Properties of Silk Fiber:
Fine Structure and Appearance:
The raw silk strand from which a cocoon is built consists of two fine filaments cemented together by sericin gum. Seen under the microscope, raw silk has a rough and irregular surface and it is marked by lumps, folds and cracks in the sericin layer. Often the twin filaments of silk are separated for considerable distances, each with its own coating of sericin.
Seen in cross section, the strand of cocoon silk is of irregular shape. It is roughly oval with average diameter of 0.178mm. The individual filaments can be distinguished inside the sericin coating. They are triangular in cross section, with rounded angles. Usually, the filaments lie with one flat side of each facing the other.
The degummed filaments are smoothing surfaced and semitransparent. The diameter fluctuates from place to place, averaging 0.0127mm. The filaments become thinner towards the inside of the cocoon.
In the raw state, silk varies in color from cream to yellow. Most of this color lies in the sericin gum, and is lost when the filaments are degummed. The silky sheen develops after degumming.
Silk is a strong fiber. It has tenacity usually of 30.9-44.1 cN/tex. Wet strength is 75-85 per cent of the dry strength.
Silk filaments have an elongation at break of 20-25 per cent under normal conditions. At 100 per cent R.H. the extension at break is 33 percent.
The elastic recovery of silk after spinning is not as good as that of wool, but is superior to that of cotton or rayon. Once it has stretched by about 2 per cent of its original length, silk tends to remain permanently stretched. There is a slow elastic recovery or creep after extension, but the silk does not regain its original length.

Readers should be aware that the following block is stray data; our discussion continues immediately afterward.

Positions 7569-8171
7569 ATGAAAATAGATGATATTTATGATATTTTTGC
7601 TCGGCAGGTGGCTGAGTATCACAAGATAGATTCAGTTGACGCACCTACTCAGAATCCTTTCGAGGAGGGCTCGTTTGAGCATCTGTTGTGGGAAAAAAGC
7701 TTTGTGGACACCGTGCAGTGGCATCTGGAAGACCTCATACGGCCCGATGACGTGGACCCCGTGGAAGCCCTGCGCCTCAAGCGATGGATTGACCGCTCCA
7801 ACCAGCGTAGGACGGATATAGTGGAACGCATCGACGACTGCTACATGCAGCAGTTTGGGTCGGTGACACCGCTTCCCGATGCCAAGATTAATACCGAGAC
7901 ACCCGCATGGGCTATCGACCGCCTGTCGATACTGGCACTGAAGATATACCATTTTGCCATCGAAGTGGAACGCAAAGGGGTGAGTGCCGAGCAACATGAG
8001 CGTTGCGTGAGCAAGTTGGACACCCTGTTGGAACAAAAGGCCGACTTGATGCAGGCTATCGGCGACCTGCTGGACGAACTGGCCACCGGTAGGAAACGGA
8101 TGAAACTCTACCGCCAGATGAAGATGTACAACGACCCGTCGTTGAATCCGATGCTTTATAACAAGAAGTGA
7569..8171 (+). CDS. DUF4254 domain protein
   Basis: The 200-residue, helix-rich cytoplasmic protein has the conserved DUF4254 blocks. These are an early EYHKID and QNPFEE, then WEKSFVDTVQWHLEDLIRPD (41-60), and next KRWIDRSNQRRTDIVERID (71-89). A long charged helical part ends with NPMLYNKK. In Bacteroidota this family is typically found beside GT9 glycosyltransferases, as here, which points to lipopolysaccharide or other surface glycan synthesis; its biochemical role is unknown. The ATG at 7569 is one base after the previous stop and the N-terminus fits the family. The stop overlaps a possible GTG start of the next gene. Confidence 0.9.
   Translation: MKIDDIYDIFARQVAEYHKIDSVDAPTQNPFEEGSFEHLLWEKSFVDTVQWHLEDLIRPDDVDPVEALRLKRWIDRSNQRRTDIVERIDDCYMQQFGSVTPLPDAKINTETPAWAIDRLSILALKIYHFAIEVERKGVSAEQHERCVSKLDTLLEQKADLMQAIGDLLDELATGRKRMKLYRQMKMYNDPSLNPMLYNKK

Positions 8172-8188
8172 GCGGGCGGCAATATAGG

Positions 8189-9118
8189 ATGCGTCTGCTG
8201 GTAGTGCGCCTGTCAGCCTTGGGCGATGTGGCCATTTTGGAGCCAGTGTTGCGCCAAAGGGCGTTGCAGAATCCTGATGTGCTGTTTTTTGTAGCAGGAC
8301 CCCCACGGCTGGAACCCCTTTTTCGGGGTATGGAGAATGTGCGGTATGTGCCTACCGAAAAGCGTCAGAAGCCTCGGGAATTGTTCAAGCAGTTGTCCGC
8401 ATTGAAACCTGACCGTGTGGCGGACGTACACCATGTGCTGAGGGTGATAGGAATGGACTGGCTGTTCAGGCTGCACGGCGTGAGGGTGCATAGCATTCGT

Degummed silk is less dense than cotton, flax, rayon or wool. It has a specific gravity of 1.25. Silk fabrics are often weighted by allowing the filaments to absorb heavy metallic salts; this increases the density of the material and affects its draping properties.
Effect of Moisture:
Like wool fiber, silk absorbs moisture readily. It can take up a third of its weight of water without feeling wet to the touch. Silk has a regain of 11 per cent.
Effect of Heat:
Silk will withstand higher temperatures than wool without decomposing heated at 140 degree Celsius. It will remain unaffected for prolonged periods. It decomposes quickly at 175 degree Celsius. Silk burns, emitting a characteristic smell like that of burning hair or horn.
Effect of Age:
Silk is attacked by atmospheric oxygen, and may suffer a gradual loss of strength if not carefully stored.
Effect of Sunlight:
Sunlight tends to encourage the decomposition of silk by atmospheric oxygen.